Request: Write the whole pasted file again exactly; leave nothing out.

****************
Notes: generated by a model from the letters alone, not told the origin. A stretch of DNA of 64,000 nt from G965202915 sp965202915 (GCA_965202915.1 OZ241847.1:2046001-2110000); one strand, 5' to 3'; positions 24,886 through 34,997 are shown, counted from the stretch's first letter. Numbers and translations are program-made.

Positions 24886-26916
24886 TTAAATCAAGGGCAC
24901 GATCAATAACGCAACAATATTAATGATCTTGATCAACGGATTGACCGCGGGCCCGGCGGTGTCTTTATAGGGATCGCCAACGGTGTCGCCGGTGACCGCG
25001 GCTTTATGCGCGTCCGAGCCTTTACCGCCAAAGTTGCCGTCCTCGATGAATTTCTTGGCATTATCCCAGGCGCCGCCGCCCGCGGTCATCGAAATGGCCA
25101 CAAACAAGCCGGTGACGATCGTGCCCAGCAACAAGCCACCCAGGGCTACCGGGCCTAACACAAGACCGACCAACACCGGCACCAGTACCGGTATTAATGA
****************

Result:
Notes: generated by a model from the letters alone, not told the origin. A stretch of DNA of 64,000 nt from G965202915 sp965202915 (GCA_965202915.1 OZ241847.1:2046001-2110000); one strand, 5' to 3'; positions 24,886 through 34,997 are shown, counted from the stretch's first letter. Numbers and translations are program-made.

Positions 24886-26916
24886 TTAAATCAAGGGCAC
24901 GATCAATAACGCAACAATATTAATGATCTTGATCAACGGATTGACCGCGGGCCCGGCGGTGTCTTTATAGGGATCGCCAACGGTGTCGCCGGTGACCGCG
25001 GCTTTATGCGCGTCCGAGCCTTTACCGCCAAAGTTGCCGTCCTCGATGAATTTCTTGGCATTATCCCAGGCGCCGCCGCCCGCGGTCATCGAAATGGCCA
25101 CAAACAAGCCGGTGACGATCGTGCCCAGCAACAAGCCACCCAGGGCTACCGGGCCTAACACAAGACCGACCAACACCGGCACCAGTACCGGTATTAATGA